Mexico’s 10 Best Seaside Hideaways
Maroma Resort & Spa, Solidaridad (Mayan Riviera)
Seclusion factor: You reach this 65-room resort by turning down an unmarked dirt road off Highway 307. Surrounded by 200 acres of jungle preserve, it fronts a stunning powder-sand beach. Every night the hotel twinkles with hundreds of candles. The Kinan spa draws on Mayan and Zen concepts with 30 types of treatments and a rooftop meditation pavilion overlooking the sea.
What makes it special: Dine above it all with a private meal in the hotel’s observation tower, offering 360-degree views of your slice of paradise.
Cost: from $395 per night; 866/454-9351 or maromahotel.com
Villas Paraíso del Mar, Isla Holbox
Seclusion factor: You take a ferry or boat to reach the island―look for porpoises on the way. Be ready for a rustic atmosphere. Streets are sand, so no one is in a hurry. Sign up for the biggest attraction: tours to see pods of whale sharks, which thrive offshore.
What makes it special: Here, you’ll find no nightclubs or crowds. Above all else, Holbox is a fishing village. You can’t find fresher snapper, lobster, or ceviche. For dessert, wander into Helados Maresa, a private home that doubles as an ice-cream parlor.
Cost: from $100 per night; 011/52/984/875-2062 or holbox-island.com
Verana, Yelapa (Costa Alegre)
Seclusion factor: You reach the resort via a 30-minute taxi ride from Puerto Vallarta to Boca de Tomatlán, a 30-minute boat ride, and a walk through a village and up a path to a seaside cliff. No worries―a mule will haul your luggage.
What makes it special: Ask the kitchen to pack a picnic for a day trip to the deserted Marietas Islands. The nature preserve is home to whales and rare birds like the blue-footed booby.
Cost: from $175 per night, plus $95 daily per person for meals; verana.com
Rancho Pescadero, Baja
Seclusion factor: Set behind preserved dunes and a two-mile stretch of beach, the ocean-front, 27-suite boutique hotel is a 30-minute drive from Cabo and minutes from the quaint surfing town of Todos Santos.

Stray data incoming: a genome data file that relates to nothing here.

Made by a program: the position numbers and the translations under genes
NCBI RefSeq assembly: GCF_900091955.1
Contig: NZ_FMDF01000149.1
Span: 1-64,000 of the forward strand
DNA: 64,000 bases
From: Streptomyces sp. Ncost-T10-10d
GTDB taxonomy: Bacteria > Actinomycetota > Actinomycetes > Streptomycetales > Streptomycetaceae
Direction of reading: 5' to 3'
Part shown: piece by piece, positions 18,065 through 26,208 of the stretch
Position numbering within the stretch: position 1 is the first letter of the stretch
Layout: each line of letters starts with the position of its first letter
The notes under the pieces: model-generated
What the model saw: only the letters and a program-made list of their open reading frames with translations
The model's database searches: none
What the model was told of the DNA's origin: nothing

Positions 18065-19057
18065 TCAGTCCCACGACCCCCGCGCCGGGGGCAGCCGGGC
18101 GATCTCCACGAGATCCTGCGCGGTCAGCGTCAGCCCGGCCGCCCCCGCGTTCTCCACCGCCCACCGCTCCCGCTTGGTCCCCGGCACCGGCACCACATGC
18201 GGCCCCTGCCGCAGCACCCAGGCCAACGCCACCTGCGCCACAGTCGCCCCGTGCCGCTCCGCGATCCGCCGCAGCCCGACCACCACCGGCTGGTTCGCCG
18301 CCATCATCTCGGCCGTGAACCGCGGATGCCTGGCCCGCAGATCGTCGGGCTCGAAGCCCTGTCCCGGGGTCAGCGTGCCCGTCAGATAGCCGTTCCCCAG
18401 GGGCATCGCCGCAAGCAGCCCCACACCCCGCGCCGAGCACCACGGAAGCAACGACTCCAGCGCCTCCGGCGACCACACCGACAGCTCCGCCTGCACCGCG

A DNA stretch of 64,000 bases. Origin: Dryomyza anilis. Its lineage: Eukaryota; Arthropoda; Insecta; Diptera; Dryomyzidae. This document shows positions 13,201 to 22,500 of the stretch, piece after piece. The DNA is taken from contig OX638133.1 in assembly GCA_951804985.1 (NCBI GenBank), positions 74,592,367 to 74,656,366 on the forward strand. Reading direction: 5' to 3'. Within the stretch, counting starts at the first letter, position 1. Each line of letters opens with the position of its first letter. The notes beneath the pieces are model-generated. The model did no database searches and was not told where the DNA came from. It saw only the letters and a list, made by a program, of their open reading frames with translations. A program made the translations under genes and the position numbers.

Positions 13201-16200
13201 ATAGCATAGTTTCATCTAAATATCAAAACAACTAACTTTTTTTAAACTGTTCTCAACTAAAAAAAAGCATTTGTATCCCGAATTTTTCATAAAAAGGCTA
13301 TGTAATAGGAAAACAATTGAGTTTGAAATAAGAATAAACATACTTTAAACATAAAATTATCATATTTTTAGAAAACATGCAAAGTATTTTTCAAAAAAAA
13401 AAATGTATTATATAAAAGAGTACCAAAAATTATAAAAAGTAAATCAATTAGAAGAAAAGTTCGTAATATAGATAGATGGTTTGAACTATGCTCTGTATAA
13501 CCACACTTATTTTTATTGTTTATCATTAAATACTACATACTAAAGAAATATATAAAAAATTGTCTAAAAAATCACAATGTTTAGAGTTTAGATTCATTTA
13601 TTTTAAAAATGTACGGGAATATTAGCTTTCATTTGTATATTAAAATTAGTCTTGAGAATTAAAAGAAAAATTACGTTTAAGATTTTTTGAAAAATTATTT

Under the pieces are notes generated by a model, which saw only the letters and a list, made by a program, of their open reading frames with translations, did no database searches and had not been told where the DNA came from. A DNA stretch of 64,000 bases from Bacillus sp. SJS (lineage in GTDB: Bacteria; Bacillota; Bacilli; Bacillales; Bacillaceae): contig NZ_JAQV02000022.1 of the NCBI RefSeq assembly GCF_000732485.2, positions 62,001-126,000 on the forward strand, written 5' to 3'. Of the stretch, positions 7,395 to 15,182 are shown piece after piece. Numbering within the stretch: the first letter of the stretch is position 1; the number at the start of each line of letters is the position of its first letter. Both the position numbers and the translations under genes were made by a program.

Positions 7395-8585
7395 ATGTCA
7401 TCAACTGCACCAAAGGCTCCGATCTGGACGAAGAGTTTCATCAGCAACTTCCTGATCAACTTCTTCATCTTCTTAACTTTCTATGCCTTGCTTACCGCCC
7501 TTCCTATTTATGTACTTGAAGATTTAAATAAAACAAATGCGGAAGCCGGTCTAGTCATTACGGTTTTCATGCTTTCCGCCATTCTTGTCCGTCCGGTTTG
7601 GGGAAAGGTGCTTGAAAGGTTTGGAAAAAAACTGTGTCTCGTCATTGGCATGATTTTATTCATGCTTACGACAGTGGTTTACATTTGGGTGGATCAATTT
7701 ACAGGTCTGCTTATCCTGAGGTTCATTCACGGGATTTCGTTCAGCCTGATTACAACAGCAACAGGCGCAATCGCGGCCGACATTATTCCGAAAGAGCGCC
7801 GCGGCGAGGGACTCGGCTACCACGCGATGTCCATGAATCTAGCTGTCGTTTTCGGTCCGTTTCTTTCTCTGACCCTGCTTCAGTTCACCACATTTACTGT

What makes it special: Free daily yoga, organic and local meals, whale watching, deep sea fishing, surfing, and lounging by the seaside bar are just some of the activities and amenities featured here.
Cost: from $200 per night; ranchopescadero.com
Las Alamandas, Costa Alegre
Seclusion factor: Having just 16 suites on 1,500 acres guarantees a crowd-free vacation. Have the staff saddle up a horse for a mile-long sunset gallop on the beach.
What makes it special: Two villas, Casa del Domo and Casa Isabel, recently underwent extensive renovations, adding luxuries like private pools and double showers with an ocean view.
Cost: from $342 per night; 011/52/322/285-5500 or lasalamandas.com
Esperanza, Cabo San Lucas (Baja Peninsula)
Seclusion factor: Spa suites, Palapa Casitas, have thatched roofs and private infinity-edge hot tubs.
What makes it special: Sip through a tequila tasting class and learn the nuances of agave. The resort stocks more than 100 varieties.
Cost: from $675 per night; 866/311-2226 or esperanzaresort.com
Todos Santos Inn, Todos Santos (Baja Peninsula)
Seclusion factor: Once inside the brick-and-adobe interior, you’re transported to old Mexico. Each of the antique beds is swathed in mosquito netting, bringing a dreamy ambience.
What makes it special: Take a painting class and capture Baja’s warm light on canvas.
Cost: from $95 per night; 011/52/612/145-0040 or todossantosinn.com
Agua Azul la Villa, Huatulco
Seclusion factor: Within an upscale residential neighborhood, Agua Azul la Villa is close to town―but not too close.
What makes it special: Canadians Brooke and Rick Gazer’s quiet B&B has just six bedrooms and sweeping Pacific views. You’ll find restaurants and diversion nearby in the still unspoiled town of Huatulco. Or just stay here and enjoy the beach. See Huatulco’s nine bays from the sea on the Luna Azul, a 44-foot sailboat offering private tours.
Cost: from $89 per night; 011/52/958/581-0265 or bbaguaazul.com
La Casa Que Canta, Zihuatanejo
Seclusion factor: Children under 16 aren’t allowed. Couples can expect quiet and privacy.
What makes it special: On cliffs above the Pacific, La Casa Que Canta (The House that Sings) puts you above it all. Larger suites come with private pools; villas include a chef and butler. Plan one dinner on the terrace overlooking the crashing waves of Zihuatanejo Bay.
Cost: from $275 per night; 888/523-5050 or lacasaquecanta.com
Banyan Tree Mayakoba, Playa del Carmen (Mayan Riviera)
Seclusion factor: The resort ensures privacy with your own plunge pool. Spacious villas seamlessly blend outdoors and indoors, with an open-to-the-stars tub. Guests won’t want to leave the master bath, which resembles a mini spa. All have glass doors leading to an outdoor tub.
What makes it special: Banyan Tree trains its spa therapists at the hotel’s academy in Thailand. Try the unique Rainforest hydro-thermal experience with an eight-step progression through hot, cold, and steam rooms, with mud, salt, and shower massage treatments.
Cost: from $419; 800/591-0439 or banyantree.com